Today gives an important city in Japan the opportunity to engage in a vivid celebration of Autumn, Nagasaki Kunchi; in the Levant five thousand seven hundred seventy-seven years ago, more or less, according to legend and a widely followed “reference date,” the current Hebrew Calendar became the norm; fifty two hundred thirty-eight years later, in 1477, Uppsala University obtained its corporate rights from the Pope and began instruction; six years shy of a century after that instant, in 1571, Italian and Spanish naval forces utterly destroyed the Turkish fleet at the Battle of Lepanto; three hundred twenty-five years prior to the present pass, Massachusetts Bay received its Royal Charter; King George III issued a Royal Proclamation seventy-two years subsequently, in 1763, that forbid European settlement North and West of the Allegheny Mountains, an acknowledgment of indigenous rights that contributed to colonial disaffection with the crown; one hundred sixty-seven years back, poet and scribe Edgar Allen Poe left the world, to return “never more;” a decade and a half later exactly, in 1864, a United States Naval Ship seized a Confederate raider in the neutral waters of Bahia, Brazil; four years thereafter, in 1868, Cornell University first opened its campus to students; two years hence, in 1870, the baby boy cried out on his way to becoming Uncle Dave Macon, the iconic singer-songwriter, banjo master, and comedian; nine years past that juncture, in 1879, the boy child who matured to become iconic song writer and labor activist Joe Hill came into the world; half a dozen years later, in 1885, the baby boy destined to become the Danish physicist and philosopher who created an important model of the atom Niels Bohr first opened his eyes; nine years subsequent to that point, in 1894, physician, poet, and writer Oliver Wendell Holmes, Sr. died; thirteen years hence, in 1907, the baby girl who became acclaimed mystery novelist Helen McGinnis was born; five years further onward, in 1912, the Helsinki Stock Exchange sold its first share; seven years still later, in 1919, the Dutch Airline KLM offered its first commercial flight, the oldest continuously operating airline in the world; two years even further down the pike, in 1922, the infant came bouncing into the world on his way to embracing his destiny as the American journalist and critic William Zinsser; five years more along the temporal path, in 1927, a male child first called out who would mature as R.D. Laing, the psychiatrist and fierce critic of SOP mental health paradigms; four years later on, in 1931, seven thousand miles South at the tip of Africa, the baby boy opened his eyes whose destiny was prominence and Nobel Peace Prize recognition as Desmond Tutu; seven hundred thirty-one days further along, in 1933, meanwhile, four companies joined together to form Air France; precisely three hundred sixty-five days nearer to now, in 1934, the infant child who lived for seventy-nine years as Amiri Baraka, the poet and civil rights activist, came into the world; five more years along time’s arc, in 1939, the baby boy who grew up to become author Clive James was born; just one year later, in 1940, a U.S. Naval Intelligence operative sent a memo to FDR, named after that seaman—the McCollum Memo—that recommended a course of action in the Pacific that would induce Japan to strike first and facilitate U.S. entry into WWII; another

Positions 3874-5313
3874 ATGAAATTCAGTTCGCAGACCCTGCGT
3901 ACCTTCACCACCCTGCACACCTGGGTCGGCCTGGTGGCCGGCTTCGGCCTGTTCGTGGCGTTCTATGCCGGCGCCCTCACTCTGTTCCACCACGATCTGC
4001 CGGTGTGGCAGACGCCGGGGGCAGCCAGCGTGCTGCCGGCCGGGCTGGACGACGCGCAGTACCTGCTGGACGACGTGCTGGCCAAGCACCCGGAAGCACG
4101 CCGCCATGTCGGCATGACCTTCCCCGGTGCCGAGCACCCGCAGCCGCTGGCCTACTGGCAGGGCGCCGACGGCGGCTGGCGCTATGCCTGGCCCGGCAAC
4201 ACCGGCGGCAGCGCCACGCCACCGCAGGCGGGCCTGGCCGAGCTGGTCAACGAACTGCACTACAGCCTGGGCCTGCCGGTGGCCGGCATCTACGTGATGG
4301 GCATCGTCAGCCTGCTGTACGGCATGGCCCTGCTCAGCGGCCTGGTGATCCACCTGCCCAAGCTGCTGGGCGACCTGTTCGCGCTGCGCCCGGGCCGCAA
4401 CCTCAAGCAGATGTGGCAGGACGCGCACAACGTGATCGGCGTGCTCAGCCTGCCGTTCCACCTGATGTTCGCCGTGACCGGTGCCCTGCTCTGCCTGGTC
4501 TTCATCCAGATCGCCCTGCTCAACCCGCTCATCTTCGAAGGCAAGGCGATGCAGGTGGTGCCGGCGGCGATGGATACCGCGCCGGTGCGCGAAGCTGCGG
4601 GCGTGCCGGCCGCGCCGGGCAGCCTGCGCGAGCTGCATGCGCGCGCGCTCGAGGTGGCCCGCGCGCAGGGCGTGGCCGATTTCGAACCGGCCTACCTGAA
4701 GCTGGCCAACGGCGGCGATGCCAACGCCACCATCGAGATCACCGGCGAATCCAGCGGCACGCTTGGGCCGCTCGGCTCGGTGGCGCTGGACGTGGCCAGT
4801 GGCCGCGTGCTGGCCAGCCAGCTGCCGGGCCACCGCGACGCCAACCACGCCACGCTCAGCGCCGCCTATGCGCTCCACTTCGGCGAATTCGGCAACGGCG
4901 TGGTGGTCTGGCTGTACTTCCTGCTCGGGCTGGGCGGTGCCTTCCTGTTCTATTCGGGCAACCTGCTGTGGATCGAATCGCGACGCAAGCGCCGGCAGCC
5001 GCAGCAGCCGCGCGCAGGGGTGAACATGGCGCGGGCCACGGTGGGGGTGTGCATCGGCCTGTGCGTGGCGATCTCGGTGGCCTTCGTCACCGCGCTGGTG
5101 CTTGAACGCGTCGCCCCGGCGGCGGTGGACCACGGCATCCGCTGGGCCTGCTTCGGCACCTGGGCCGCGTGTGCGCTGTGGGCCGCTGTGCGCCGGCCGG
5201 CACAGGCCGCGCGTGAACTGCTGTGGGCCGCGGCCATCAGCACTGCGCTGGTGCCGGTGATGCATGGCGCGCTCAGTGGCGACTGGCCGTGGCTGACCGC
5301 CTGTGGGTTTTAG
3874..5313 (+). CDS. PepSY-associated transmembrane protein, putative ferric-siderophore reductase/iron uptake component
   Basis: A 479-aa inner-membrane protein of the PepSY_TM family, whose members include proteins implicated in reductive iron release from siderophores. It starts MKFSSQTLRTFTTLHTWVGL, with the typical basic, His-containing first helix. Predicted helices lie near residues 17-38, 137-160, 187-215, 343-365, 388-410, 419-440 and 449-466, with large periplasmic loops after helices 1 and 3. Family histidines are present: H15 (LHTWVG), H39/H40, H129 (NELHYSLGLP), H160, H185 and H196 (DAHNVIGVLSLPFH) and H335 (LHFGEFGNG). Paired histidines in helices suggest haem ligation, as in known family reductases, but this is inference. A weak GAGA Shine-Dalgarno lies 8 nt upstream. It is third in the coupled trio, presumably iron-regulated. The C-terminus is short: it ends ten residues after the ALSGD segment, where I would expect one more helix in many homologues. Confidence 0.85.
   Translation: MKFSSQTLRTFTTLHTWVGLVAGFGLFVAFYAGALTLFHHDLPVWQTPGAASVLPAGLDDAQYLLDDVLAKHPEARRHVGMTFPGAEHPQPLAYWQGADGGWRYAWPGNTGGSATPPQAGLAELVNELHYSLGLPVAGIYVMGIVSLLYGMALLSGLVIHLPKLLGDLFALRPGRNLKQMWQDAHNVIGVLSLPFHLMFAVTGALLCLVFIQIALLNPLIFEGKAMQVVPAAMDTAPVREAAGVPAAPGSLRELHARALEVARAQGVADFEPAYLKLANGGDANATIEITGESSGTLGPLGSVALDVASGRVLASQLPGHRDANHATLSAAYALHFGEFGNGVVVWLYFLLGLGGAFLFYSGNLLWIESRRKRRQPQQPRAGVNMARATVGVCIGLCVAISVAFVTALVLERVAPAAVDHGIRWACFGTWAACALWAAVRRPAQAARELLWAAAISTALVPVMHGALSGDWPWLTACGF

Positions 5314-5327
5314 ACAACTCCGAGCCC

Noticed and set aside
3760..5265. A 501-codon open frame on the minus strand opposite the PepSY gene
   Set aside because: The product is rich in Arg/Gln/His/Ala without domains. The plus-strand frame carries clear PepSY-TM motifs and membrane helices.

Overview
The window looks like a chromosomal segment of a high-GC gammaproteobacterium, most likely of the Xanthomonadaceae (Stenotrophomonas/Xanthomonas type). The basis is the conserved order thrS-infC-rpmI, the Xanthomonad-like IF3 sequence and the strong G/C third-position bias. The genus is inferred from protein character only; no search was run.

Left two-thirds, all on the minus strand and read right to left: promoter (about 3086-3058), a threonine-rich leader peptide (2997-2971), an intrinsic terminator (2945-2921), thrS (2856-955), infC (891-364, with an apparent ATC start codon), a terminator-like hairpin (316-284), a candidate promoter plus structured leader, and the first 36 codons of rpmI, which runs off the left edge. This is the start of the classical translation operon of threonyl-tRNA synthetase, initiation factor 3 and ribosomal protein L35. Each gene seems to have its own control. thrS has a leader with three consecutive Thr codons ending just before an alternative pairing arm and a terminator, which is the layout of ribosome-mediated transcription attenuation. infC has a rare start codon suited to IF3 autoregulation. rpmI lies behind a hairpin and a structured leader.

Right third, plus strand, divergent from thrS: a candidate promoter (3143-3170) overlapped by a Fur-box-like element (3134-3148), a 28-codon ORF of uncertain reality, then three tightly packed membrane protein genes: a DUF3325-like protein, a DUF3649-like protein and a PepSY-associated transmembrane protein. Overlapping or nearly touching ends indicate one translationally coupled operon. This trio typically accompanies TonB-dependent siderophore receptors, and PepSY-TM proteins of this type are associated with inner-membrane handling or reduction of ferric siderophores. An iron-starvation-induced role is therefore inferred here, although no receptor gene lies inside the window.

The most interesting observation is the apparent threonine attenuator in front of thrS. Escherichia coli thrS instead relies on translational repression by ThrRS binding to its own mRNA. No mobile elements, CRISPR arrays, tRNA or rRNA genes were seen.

seven hundred thirty days subsequent to that exact point, in 1942, the United Mineworkers of America withdrew from the Congress of Industrial Organizations; an additional year onward, in 1943, prominent poet and feminist and lesbian icon Radclyffe Hall lived out her final stanza; one more year after that, in 1944, across the Atlantic in Europe, Jewish inmates at the Birkenau Concentration Camp rose up and burned down the crematorium that was disposing of their corpses there; two years later precisely, in 1946, Hollywood competing unions engaged in a “Battle of the Mirrors,” shining reflected sunlight into cameras on a set, to see which one would win out in organizing production workers, and the infant girl who became feminist lawyer and thinker Catherine MacKinnon was born; two years still closer to today’s light and air, in 1948, the Ackermans witnessed the joyful arrival of their daughter, Diane, who grew up to be the celebrated poet, author, and academic, Diane; three hundred sixty-five days thereafter on this day in 1949, East Germany first existed; two years still further along time’s arc, in 1951, the talented singer-songwriter, guitarist, and actor John Mellencamp spent his first day on Earth; and an additional year after that, in 1952, and clear across the Atlantic in Mother Russia, the baby boy destined to become the redoubtable politician and current president of Russia, Vladimir Putin, first
opened his eyes; one year subsequent to that, in 1955, Allen Ginsberg gave his first performance of his poem, Howl, and the baby boy was born who would rise as renowned cellist Yo-Yo Ma; just four years subsequently in 1959, Soviet spacecraft sent back the first images from the moon’s hidden side; four further years beyond that moment, in 1963, JFK signed the ratification of the Partial Test Ban Treaty; a year later, in 1964, the male infant entered our midst who would become the well-loved and incisive sex-and-advice columnist, Dan Savage; three years yet closer to the current context, in 1967, British journalist and Nobel Laureate Norman Angell died; two decades further along the way, in 1987, Sikh nationalists declared the independence of Khalistan from India; twenty-six more proximate to the present pass, philosopher and critic Allan Bloom breathed his last; a year further onward, in 1993, a historic flood of the Mississippi finally receded after over a hundred days above flood stage; three years closer still to today, in 1996, Fox News broadcast its first show; five years later, in 2001, it had the chance to cover the U.S. invasion of Afghanistan, and Herblock, the award-winning cartoonist who coined the name McCarthyism, breathed his last; two years after that, in 2003, California underwent its first recall election, which resulted in Arnold Schwarzenegger’s rise to the State’s Chief Executive position, and a decade ahead of that moment in time, the celebrated journalist and activist Anna Politkovskaya, died.